Jet cards have been getting a lot of press lately, and with good reason. For the right type of flyer, they can save both money and time. But a private jet card may not be the best option for you. It really depends on your flights, and where you fly, how often you fly and when you fly. In this article, we take a look at jet cards and the various alternatives.
Pilatus announced the development of the PC-12 at the annual National Business Aviation Association (NBAA) convention in October 1989. Pilatus believed that the PC-12 would fit a new market not served by existing aircraft, namely the King Air series aircraft, and it would be the first single-engine, turbo-prop aircraft capable of a large cabin volume, flying at high speed across long distances.
Many of the large fractional jet providers also offer a leasing option. Which one is better for you depends on personal circumstances including investment plans and actual travel needs. SherpaReport talked to some leading providers and advisers to get some different perspectives.
The Dassault Falcon 7X took its first flight in 2005, and was first delivered to a customer in 2007. This large cabin business jet has a range of almost 6,000 nm. Here’s a breakdown on the costs to buy and operate one.
Private jet cards have become increasingly popular. There are a variety of providers who issue the cards and each issuer has somewhat different features. So it is important to spend some time comparing what is available and choosing the one that best suits your needs. Below are some points to consider when purchasing a jet card.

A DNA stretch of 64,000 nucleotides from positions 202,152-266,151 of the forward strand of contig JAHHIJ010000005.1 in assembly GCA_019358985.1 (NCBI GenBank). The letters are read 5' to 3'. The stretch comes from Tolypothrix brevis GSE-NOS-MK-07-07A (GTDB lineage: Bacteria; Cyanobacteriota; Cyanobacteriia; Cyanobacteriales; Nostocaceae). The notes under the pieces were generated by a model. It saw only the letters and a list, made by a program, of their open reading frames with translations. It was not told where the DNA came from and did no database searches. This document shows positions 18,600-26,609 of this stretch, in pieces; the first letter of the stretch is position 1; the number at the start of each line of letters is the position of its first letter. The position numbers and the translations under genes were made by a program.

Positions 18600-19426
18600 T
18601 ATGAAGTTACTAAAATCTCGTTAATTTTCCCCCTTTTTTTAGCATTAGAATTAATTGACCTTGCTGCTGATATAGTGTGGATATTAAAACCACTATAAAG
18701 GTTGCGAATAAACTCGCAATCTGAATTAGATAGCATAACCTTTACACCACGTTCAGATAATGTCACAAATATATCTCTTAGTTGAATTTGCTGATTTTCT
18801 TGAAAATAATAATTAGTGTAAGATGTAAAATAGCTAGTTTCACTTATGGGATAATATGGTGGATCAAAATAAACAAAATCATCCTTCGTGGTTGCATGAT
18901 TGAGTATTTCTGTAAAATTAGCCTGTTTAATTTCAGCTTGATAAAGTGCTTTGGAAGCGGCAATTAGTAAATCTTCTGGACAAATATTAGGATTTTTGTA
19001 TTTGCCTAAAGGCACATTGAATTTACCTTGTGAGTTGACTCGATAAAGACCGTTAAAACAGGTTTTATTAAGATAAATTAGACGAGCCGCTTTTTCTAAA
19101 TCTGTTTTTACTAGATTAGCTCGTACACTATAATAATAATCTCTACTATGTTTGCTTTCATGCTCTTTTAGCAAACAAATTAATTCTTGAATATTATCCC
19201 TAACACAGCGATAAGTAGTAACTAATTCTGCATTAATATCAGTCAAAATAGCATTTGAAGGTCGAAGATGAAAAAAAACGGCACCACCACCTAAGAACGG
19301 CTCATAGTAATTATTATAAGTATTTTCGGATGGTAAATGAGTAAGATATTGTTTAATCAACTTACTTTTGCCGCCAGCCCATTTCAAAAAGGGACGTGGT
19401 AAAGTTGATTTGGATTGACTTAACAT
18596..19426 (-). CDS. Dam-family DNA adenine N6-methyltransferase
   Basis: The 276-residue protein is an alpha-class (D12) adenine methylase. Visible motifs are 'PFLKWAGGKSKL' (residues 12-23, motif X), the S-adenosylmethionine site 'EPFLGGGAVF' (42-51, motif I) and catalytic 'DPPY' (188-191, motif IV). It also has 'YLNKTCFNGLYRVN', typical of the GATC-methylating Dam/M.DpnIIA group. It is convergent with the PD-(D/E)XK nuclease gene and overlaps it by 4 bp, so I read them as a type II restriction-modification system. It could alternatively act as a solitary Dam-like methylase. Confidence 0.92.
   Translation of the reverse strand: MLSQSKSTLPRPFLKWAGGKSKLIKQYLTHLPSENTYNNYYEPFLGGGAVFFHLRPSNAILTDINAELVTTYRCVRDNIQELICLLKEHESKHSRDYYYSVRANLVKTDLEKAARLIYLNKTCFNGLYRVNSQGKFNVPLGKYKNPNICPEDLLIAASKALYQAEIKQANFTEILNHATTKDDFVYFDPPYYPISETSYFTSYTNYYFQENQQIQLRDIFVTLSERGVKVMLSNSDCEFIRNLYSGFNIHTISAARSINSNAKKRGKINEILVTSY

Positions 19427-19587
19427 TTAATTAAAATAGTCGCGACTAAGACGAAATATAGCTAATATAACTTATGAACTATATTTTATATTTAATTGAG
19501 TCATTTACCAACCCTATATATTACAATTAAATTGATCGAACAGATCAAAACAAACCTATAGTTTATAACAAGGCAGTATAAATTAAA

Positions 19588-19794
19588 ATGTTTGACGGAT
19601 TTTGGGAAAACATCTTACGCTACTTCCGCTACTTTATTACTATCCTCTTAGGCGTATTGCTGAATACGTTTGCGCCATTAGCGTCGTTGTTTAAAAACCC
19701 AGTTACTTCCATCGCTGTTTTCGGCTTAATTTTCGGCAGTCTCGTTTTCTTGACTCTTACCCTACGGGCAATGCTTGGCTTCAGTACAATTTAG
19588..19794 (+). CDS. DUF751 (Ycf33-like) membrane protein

Sales data from the General Aviation Manufacturers Association (GAMA) shows deliveries in 2016 were lower than for several years. The annual databook reported 661 new business jets sold worldwide in 2016 compared to 718 unit sales in 2015. Here are some of the highlights and the sales by manufacturer.
We’ve previously written about the main reasons for flying on private jets. These include the time saving, the privacy, the convenience and the flexibility. Recently we’ve heard of a couple more reasons to add to this list. While these additional reasons don’t make compelling cases on their own, they certainly add to the consideration set.
It always amazes me just how many people are caught out when they make the decision to sell their aircraft, but when you look at the array of specialists offering to support the sales process, it is hardly surprising.
It’s often said that in excess of 80%, as many as 85% perhaps, of all jet sales transactions involve an appointed broker, so my primary focus here is to help guide you through this selection process.
Acquiring your own aircraft takes some thought and planning. If you know what you’re doing and have a good team to help you, the process can go fairly smoothly. But, if you haven’t bought a plane before or if you want to try and “wing it”, you can be in for some exciting surprises. Here’s a look at some of the biggest mistakes that can happen along the way.
Looking at the latest ten-year forecasts for the business jet industry, it appears as though the next decade will bring slow growth overall. Several forecasts see a peak within the next five years followed by a downturn, although this decline is softer than has been seen in the past.